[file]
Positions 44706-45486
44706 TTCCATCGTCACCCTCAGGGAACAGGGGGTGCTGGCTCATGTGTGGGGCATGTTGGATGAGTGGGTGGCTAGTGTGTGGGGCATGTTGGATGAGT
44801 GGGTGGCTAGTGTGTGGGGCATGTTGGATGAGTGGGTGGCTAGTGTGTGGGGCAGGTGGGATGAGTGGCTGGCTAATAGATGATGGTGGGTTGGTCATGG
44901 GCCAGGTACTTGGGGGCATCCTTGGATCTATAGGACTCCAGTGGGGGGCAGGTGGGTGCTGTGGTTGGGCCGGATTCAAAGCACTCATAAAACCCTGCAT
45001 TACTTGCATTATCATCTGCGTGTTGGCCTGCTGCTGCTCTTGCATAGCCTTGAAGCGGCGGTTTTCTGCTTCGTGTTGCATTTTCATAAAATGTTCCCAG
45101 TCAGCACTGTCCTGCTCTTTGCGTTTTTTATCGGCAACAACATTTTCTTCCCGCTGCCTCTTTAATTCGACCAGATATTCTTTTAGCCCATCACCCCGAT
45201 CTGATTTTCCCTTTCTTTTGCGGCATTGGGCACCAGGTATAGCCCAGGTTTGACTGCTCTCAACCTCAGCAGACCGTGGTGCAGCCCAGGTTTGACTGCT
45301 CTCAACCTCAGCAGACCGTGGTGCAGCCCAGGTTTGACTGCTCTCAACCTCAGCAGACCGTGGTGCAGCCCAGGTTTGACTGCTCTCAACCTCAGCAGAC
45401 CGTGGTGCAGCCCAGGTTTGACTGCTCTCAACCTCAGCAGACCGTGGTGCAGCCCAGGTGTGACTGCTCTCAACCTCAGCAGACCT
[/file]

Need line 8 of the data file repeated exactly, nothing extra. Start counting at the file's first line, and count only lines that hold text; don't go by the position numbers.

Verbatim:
45301 CTCAACCTCAGCAGACCGTGGTGCAGCCCAGGTTTGACTGCTCTCAACCTCAGCAGACCGTGGTGCAGCCCAGGTTTGACTGCTCTCAACCTCAGCAGAC